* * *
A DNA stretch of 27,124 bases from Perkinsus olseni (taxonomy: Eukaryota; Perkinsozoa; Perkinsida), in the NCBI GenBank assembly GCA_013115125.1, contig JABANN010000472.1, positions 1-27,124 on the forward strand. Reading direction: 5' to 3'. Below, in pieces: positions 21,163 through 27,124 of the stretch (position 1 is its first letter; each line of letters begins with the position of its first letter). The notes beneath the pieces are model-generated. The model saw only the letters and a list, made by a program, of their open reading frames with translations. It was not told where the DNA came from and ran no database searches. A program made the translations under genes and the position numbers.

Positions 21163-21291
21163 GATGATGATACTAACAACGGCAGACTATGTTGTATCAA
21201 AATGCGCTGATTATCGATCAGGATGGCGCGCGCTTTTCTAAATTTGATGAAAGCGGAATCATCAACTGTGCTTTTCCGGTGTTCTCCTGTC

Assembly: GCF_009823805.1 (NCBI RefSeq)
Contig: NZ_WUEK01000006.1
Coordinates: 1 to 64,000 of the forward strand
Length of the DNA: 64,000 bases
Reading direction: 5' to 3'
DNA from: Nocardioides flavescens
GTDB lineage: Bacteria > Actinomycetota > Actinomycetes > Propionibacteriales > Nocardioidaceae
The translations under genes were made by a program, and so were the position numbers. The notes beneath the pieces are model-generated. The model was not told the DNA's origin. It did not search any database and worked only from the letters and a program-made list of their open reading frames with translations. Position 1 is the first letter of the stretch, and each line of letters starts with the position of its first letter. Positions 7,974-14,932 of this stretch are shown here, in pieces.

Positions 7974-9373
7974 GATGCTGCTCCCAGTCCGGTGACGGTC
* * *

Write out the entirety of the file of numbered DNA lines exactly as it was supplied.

A DNA stretch of 27,124 bases from Perkinsus olseni (taxonomy: Eukaryota; Perkinsozoa; Perkinsida), in the NCBI GenBank assembly GCA_013115125.1, contig JABANN010000472.1, positions 1-27,124 on the forward strand. Reading direction: 5' to 3'. Below, in pieces: positions 21,163 through 27,124 of the stretch (position 1 is its first letter; each line of letters begins with the position of its first letter). The notes beneath the pieces are model-generated. The model saw only the letters and a list, made by a program, of their open reading frames with translations. It was not told where the DNA came from and ran no database searches. A program made the translations under genes and the position numbers.

Positions 21163-21291
21163 GATGATGATACTAACAACGGCAGACTATGTTGTATCAA
21201 AATGCGCTGATTATCGATCAGGATGGCGCGCGCTTTTCTAAATTTGATGAAAGCGGAATCATCAACTGTGCTTTTCCGGTGTTCTCCTGTC

Assembly: GCF_009823805.1 (NCBI RefSeq)
Contig: NZ_WUEK01000006.1
Coordinates: 1 to 64,000 of the forward strand
Length of the DNA: 64,000 bases
Reading direction: 5' to 3'
DNA from: Nocardioides flavescens
GTDB lineage: Bacteria > Actinomycetota > Actinomycetes > Propionibacteriales > Nocardioidaceae
The translations under genes were made by a program, and so were the position numbers. The notes beneath the pieces are model-generated. The model was not told the DNA's origin. It did not search any database and worked only from the letters and a program-made list of their open reading frames with translations. Position 1 is the first letter of the stretch, and each line of letters starts with the position of its first letter. Positions 7,974-14,932 of this stretch are shown here, in pieces.

Positions 7974-9373
7974 GATGCTGCTCCCAGTCCGGTGACGGTC